"What are all of those black spots on this fish?" The guide clients' faces contorted in disgust as they examined the small sunfish dangling from the end of the fishing line at arms length.

If you fish at all, you've probably encountered one of these speckled specimens, their scaly skin rough with tiny black dots.

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Called Neascus or black grub, this tiny parasite is released into the water, in egg form, by fish-eating birds. Those eggs hatch and the parasite grows inside of snails.

The Neascus parasite matures and then swims freely, attaching to fish and penetrating into their muscle, eventually forming a cyst that looks like a small black spot.

Birds eat the fish and the life cycle simply begins once again.

The guide client, reluctant to grab the spot-covered bluegill to remove the hook, inquired, "Can you eat fish with these spots"?

According to the Minnesota Department of Natural Resources, fish fillets with Neascus present are not harmful to humans, so long as the fish is well cooked.

Another client in the boat added his presumptions regarding the parasite. "I heard that the spots are more common in fish that live in very clear lakes, not lakes that have some color or stain."

In reality, water clarity has little correlation with the prevalence of Neascus, though certain bodies of water have more fish with the parasite.

Doug Kingsley, Park Rapids Area Fisheries Supervisor, says lakes with greater numbers of fish eating birds combined with a strong population of snails harbor more of the parasites simply due to those two "hosts" which are integral to Neascus' life cycle. "Eutrophic (fertile) lakes sometimes have more fish with the black grub (Neascus) simply because there is more vegetation for snails and greater natural habitat along the shoreline for fish eating birds," says Kingsley.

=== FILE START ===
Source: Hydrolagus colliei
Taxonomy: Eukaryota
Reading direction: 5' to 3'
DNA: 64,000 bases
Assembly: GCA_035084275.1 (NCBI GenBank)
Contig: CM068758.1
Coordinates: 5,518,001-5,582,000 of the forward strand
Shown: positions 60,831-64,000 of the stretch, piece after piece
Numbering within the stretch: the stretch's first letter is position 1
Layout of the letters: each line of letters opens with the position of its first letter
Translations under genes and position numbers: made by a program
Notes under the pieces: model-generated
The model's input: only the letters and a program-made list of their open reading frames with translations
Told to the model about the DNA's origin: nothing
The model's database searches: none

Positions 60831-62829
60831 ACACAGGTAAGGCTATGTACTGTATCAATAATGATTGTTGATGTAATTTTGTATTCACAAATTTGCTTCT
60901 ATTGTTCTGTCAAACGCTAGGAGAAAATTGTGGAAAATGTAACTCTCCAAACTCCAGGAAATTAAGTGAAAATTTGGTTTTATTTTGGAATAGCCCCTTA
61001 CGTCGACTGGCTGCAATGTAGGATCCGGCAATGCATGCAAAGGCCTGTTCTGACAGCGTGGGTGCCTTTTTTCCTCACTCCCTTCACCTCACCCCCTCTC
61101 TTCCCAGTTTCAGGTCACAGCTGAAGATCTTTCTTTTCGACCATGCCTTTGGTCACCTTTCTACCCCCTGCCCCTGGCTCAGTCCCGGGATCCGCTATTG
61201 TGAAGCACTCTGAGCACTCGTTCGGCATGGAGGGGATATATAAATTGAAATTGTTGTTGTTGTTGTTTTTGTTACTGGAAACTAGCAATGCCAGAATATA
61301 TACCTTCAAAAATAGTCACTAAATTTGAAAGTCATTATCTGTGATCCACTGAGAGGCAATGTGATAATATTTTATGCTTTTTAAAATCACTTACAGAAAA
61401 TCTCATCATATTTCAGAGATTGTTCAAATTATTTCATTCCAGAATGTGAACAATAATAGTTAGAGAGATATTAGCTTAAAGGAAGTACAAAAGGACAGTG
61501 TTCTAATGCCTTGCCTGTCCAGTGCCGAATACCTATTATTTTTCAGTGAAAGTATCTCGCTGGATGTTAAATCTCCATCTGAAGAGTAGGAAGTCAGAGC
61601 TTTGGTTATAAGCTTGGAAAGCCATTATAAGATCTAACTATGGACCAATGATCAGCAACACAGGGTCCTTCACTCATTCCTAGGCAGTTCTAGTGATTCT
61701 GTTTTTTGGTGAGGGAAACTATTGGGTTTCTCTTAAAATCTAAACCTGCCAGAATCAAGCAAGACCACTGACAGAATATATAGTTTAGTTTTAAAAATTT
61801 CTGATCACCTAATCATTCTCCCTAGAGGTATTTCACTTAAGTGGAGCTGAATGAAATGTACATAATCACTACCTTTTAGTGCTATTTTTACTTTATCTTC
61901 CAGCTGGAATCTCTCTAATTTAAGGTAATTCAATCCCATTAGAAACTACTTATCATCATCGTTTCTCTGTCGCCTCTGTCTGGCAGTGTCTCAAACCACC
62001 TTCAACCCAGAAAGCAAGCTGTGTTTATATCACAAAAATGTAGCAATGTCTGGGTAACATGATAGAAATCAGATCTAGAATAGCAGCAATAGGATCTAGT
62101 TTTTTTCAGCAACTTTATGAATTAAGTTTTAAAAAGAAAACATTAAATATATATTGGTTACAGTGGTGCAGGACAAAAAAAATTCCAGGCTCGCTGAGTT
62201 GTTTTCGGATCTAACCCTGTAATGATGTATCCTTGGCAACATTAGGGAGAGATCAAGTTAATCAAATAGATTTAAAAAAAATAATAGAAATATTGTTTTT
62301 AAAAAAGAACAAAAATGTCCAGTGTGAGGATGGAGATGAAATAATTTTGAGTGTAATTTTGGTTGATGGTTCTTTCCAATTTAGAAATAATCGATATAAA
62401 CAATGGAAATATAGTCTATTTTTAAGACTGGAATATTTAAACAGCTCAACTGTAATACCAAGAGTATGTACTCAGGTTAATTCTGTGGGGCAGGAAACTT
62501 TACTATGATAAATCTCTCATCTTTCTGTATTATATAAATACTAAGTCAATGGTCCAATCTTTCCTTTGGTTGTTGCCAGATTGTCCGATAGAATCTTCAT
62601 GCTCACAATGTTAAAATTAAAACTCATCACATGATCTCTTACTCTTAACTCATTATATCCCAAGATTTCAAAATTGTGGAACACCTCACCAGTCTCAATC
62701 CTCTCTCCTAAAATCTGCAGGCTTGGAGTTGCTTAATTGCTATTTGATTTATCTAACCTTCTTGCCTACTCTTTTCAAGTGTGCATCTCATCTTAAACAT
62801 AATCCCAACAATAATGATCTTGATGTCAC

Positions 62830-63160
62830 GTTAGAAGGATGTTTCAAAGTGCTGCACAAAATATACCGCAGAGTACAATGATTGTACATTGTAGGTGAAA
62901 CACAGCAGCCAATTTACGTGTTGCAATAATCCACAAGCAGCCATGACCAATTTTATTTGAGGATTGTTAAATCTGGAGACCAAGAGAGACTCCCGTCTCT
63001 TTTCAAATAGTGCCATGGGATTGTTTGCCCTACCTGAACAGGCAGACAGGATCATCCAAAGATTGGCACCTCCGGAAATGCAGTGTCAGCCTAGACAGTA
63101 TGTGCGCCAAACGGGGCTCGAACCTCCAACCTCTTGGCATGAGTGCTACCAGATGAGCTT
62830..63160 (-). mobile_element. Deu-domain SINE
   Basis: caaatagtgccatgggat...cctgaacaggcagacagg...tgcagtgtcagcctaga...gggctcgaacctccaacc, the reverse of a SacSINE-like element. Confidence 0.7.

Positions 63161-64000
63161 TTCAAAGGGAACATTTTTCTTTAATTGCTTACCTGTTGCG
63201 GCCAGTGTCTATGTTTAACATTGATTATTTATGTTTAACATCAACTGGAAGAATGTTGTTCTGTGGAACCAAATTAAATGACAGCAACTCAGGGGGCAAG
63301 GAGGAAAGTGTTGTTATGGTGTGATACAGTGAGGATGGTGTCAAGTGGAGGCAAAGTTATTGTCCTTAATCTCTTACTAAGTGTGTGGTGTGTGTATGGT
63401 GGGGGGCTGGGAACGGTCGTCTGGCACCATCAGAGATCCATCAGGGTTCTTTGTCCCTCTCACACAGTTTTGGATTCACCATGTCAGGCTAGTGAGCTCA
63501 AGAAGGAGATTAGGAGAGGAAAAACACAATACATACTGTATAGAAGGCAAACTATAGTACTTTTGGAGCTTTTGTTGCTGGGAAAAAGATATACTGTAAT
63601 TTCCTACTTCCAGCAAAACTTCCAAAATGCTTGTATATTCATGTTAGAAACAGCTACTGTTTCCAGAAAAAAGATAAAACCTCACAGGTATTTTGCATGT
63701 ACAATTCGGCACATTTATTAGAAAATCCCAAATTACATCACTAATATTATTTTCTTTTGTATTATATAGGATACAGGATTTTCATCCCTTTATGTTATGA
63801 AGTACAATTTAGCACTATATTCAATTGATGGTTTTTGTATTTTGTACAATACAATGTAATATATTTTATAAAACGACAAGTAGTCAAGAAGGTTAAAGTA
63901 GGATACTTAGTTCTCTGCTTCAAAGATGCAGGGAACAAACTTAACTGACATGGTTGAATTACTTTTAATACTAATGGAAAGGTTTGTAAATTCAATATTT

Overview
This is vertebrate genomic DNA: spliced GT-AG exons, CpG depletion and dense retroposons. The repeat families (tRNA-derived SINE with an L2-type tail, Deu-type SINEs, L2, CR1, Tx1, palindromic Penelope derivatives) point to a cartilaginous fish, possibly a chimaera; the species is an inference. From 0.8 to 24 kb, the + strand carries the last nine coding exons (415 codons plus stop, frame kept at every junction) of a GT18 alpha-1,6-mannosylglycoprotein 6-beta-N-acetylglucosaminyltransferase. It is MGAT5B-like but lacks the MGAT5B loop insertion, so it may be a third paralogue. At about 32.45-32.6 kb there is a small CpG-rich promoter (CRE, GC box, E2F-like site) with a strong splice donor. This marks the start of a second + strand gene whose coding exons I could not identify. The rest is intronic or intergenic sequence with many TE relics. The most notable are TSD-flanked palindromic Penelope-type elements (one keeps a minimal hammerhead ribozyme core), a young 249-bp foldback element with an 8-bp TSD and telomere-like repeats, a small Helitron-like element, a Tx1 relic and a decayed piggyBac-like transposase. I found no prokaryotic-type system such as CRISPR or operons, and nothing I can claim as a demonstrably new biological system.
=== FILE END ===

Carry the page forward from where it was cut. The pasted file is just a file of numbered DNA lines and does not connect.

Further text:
He also adds that fish that are in poor condition or stressed are at greater risk for acquiring Neascus. Although the parasite is not fatal, it could further contribute to the poor condition of a fish.

Fortunately for anglers and those who dine upon freshwater fish, the parasite usually burrows just beneath the skin, so those flaky white fillets everyone desires are either not affected or the Neascus can be easily removed with the tip of the fillet knife. But again, if prepared properly, the parasite is not harmful to humans and does not affect the look or flavor of a fish meal.

Though all species of freshwater fish can host the Neascus, it is most commonly found in bluegill. However, it's not uncommon to catch an occasional perch, bass or northern pike with the black spots. Yet, it is rarely seen on muskie.

In other words, while filleting fish, don't worry about the spots and speckles, but simply look forward to entertaining your guests at your next fish fry.

For more information on fish diseases, check out the Minnesota DNR Web site at www.dnr.state.mn.us/